CMS to Stress Outcomes Over Process in Quality Reporting

Ken Terry

November 01, 2017

The Centers for Medicare & Medicaid Services (CMS) has launched a new public-private initiative to change the focus of quality reporting from measuring processes to measuring patient outcomes. But it is unclear how soon this program will be able to develop measures of patient-reported outcomes and related health information technology so as to have a significant impact on physician practice.

The other goal of CMS' Meaningful Measures program is to reduce the reporting burden on physicians and hospitals. The agency views this as a by-product of the shift from process to outcomes measures.

"Meaningful Measures will involve only assessing those core issues that are the most vital to providing high-quality care and improving patient outcomes," said CMS Administrator Seema Verma when she announced the initiative in a speech at the Health Care Payment Learning and Action Network (LAN) Fall Summit in Arlington, Virginia. "It's better to focus on achieving results, as opposed to having CMS try to micromanage and measure processes."

Verma summarized the complaints of many healthcare providers about the difficulty of reporting quality data to multiple payers, each of which use different measures. She cited family physicians who report nearly 30 measures to seven different payers, and she noted that all of this reporting costs practices a lot of money. However, she did not suggest how CMS might persuade private payers to agree on a common set of metrics.

Serma also did not say that CMS' new approach to quality reporting would have any effect on what physicians must do under the soon-to-be-released final rule for CMS' Quality Payment Program, which was authorized by the Medicare Access and CHIP Reauthorization Act (MACRA). However, she said, "We know that MACRA is a tremendous change, so we're taking it slow to make the transition as smooth as possible."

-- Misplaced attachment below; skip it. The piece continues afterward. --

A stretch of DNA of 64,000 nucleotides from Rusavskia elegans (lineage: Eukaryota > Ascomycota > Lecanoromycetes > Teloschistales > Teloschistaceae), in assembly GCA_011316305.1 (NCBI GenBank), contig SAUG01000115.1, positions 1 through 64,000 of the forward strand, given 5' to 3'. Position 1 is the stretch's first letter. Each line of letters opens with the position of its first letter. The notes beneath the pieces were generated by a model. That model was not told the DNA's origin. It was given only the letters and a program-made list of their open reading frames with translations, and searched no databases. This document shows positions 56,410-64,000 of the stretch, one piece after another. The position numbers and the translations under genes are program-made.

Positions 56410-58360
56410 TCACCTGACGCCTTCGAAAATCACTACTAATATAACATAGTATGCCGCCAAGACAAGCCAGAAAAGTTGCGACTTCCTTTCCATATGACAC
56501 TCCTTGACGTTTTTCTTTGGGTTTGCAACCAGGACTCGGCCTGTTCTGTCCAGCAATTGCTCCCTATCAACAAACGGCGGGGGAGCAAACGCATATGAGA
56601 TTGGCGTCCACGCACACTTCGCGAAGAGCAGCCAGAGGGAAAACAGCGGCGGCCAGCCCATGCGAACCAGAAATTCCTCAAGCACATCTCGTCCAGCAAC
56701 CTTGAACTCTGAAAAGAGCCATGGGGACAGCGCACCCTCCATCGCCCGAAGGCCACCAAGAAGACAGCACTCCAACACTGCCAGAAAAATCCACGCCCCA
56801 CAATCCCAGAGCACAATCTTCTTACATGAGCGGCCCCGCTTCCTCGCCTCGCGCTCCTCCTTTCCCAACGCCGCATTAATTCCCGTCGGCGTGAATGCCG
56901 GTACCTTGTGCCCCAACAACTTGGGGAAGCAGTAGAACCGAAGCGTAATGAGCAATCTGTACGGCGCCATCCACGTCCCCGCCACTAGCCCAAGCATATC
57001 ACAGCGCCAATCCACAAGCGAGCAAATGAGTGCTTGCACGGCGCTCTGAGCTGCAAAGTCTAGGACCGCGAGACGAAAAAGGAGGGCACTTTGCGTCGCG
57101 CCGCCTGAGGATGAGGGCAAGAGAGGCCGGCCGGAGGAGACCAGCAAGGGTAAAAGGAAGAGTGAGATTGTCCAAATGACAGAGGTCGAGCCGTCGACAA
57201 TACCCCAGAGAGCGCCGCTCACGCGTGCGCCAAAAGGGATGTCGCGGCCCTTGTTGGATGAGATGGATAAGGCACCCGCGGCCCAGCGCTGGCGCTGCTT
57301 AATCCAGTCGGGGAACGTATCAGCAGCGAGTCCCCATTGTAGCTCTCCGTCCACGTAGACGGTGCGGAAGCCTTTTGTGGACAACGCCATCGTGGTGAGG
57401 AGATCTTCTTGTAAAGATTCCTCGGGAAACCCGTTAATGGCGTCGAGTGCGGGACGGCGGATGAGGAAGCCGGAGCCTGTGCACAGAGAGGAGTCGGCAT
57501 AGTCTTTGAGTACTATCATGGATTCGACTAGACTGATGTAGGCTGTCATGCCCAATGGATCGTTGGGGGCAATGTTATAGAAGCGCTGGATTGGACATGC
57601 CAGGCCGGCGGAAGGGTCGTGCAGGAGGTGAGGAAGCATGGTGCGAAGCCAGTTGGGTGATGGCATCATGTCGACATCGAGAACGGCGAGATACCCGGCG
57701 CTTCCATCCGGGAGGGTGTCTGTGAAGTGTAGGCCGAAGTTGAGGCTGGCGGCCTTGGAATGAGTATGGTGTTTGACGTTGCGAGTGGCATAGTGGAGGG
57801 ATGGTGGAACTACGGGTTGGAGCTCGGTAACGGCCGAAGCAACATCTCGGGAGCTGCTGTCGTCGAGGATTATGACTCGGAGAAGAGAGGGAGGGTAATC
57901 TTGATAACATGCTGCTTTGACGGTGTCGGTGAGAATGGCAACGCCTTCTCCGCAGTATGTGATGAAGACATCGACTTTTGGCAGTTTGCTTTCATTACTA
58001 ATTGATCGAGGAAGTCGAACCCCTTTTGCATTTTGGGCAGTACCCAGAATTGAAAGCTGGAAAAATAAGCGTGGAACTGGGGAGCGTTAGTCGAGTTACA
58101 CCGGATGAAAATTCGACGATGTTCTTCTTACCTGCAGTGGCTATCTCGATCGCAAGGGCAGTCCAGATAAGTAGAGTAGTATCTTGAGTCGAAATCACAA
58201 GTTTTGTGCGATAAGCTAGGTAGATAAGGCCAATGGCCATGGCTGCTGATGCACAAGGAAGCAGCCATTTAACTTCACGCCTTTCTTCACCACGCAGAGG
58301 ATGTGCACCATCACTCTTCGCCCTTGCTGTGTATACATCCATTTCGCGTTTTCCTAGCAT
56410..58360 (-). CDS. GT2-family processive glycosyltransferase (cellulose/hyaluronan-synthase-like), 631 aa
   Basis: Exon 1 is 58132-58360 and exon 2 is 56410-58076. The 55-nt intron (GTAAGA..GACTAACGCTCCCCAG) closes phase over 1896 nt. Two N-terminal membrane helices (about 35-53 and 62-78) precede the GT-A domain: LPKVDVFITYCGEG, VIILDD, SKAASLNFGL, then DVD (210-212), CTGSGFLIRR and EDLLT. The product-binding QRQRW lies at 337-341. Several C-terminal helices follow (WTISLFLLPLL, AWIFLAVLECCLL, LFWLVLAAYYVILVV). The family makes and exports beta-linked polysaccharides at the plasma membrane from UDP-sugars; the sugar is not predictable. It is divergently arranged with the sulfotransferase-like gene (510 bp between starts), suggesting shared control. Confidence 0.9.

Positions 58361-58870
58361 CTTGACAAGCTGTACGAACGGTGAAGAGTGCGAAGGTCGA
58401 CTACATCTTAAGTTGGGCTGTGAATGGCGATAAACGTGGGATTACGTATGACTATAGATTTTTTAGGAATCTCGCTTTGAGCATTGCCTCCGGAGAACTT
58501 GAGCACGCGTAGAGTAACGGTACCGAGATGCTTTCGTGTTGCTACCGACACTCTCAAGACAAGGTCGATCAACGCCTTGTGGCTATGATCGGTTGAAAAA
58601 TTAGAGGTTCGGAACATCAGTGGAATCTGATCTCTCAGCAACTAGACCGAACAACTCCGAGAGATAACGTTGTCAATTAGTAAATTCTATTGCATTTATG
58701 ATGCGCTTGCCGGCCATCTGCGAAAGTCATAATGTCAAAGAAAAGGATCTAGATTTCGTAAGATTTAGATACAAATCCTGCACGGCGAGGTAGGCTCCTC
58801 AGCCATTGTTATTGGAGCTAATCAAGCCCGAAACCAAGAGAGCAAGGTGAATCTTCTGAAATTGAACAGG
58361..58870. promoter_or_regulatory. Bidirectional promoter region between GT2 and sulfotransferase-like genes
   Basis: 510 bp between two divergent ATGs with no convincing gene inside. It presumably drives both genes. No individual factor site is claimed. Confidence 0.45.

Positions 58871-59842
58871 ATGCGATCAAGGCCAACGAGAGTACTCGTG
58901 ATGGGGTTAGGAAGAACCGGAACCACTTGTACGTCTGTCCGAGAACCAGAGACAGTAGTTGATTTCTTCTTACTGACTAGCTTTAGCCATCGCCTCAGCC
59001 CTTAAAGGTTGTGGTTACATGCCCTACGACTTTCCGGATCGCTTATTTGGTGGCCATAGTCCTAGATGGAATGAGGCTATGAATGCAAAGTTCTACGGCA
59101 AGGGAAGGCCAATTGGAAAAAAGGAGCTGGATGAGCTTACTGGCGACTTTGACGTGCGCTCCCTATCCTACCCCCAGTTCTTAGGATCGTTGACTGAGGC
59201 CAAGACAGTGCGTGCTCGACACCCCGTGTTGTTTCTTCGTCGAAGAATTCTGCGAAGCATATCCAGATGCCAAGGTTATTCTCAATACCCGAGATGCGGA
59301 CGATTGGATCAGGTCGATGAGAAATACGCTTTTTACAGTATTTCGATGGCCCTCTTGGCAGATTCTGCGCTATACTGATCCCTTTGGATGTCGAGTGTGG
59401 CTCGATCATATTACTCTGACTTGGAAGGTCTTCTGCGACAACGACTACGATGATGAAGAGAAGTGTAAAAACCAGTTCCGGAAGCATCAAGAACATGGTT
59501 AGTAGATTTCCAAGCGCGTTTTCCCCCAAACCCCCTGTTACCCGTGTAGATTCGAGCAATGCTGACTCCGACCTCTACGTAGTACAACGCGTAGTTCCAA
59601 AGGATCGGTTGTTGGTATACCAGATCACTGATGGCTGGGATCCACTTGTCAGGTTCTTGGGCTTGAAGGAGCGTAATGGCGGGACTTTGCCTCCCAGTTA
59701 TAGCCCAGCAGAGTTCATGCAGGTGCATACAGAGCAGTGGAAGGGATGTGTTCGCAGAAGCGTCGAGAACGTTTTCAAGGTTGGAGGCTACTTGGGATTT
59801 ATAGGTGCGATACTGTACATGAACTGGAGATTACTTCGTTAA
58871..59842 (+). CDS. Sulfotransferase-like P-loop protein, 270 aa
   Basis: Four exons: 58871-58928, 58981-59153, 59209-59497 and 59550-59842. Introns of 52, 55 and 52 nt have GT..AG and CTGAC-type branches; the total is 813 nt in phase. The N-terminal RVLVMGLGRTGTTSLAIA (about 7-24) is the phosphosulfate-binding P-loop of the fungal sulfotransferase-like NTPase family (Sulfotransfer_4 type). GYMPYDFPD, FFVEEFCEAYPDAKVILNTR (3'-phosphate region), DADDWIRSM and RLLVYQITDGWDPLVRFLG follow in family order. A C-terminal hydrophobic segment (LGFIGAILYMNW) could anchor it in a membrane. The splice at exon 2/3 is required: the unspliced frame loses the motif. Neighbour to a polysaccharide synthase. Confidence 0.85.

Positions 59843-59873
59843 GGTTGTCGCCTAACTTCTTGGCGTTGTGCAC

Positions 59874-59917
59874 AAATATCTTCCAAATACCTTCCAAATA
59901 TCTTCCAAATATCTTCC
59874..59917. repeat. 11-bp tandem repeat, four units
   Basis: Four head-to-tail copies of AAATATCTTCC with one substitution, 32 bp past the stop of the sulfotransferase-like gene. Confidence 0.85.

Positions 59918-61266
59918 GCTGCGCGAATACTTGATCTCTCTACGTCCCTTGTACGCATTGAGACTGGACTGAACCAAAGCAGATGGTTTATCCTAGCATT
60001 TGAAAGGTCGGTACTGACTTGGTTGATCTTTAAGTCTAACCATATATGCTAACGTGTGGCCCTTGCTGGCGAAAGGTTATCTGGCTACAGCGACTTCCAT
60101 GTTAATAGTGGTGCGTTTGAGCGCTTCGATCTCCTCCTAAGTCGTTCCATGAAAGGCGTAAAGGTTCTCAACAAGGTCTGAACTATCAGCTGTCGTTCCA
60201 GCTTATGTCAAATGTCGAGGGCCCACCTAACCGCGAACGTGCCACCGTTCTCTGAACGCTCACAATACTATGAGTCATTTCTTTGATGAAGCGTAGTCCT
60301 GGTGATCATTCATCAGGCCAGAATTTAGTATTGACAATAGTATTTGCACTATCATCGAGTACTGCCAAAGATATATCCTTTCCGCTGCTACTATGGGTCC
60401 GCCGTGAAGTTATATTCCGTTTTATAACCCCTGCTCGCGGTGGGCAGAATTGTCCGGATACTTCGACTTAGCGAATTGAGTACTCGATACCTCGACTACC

In addition, she said that CMS is "revising quality measures across all programs to ensure that measure sets are streamlined, outcomes-based, and meaningful to doctors and patients." Neither her speech nor CMS' press announcement gave a timeline for the development of these new metrics.


To create the new outcomes measures, CMS will seek help from LAN, the National Academ of Medicine, the Core Quality Measures Collaborative, and the National Quality Forum, Verma said.

Intermediate outcomes, such as particular blood pressure and blood sugar levels, can be measured with devices and lab tests. But the kinds of outcomes that CMS is interested in are chiefly gauged by patient reports. A large number of patient-reported outcomes measures (PROMs) have been developed during the past 30 years but are little used in clinical care.

In a report on PROMs, the National Quality Forum (NQF) said that many of these measures have been evaluated and catalogued by the Patient Reported Outcomes Measurement Information System of the National Institutes of Health. One reason these metrics are hardly being used, NQF said, is that "little is known about aggregating these patient-level outcomes for measuring performance of the healthcare entity delivering care." More work must also be done to determine the best ways of collecting these data, the report said.

According to a recent post by Neil Wagle, MD, in NEJM Catalyst, the blog of the New England Journal of Medicine, if patient-reported data are to be used, they must be in electronic form on a platform that integrates with electronic health records, such as a patient portal. In addition, clinicians must be persuaded that the data are valuable enough to warrant the effort of perusing it. Nevertheless, Dr Wagle's organization, Partners Healthcare, in Boston, is now collecting PROMs in 21 specialties, including orthopedics, urology, psychiatry, and cardiac surgery, he wrote.

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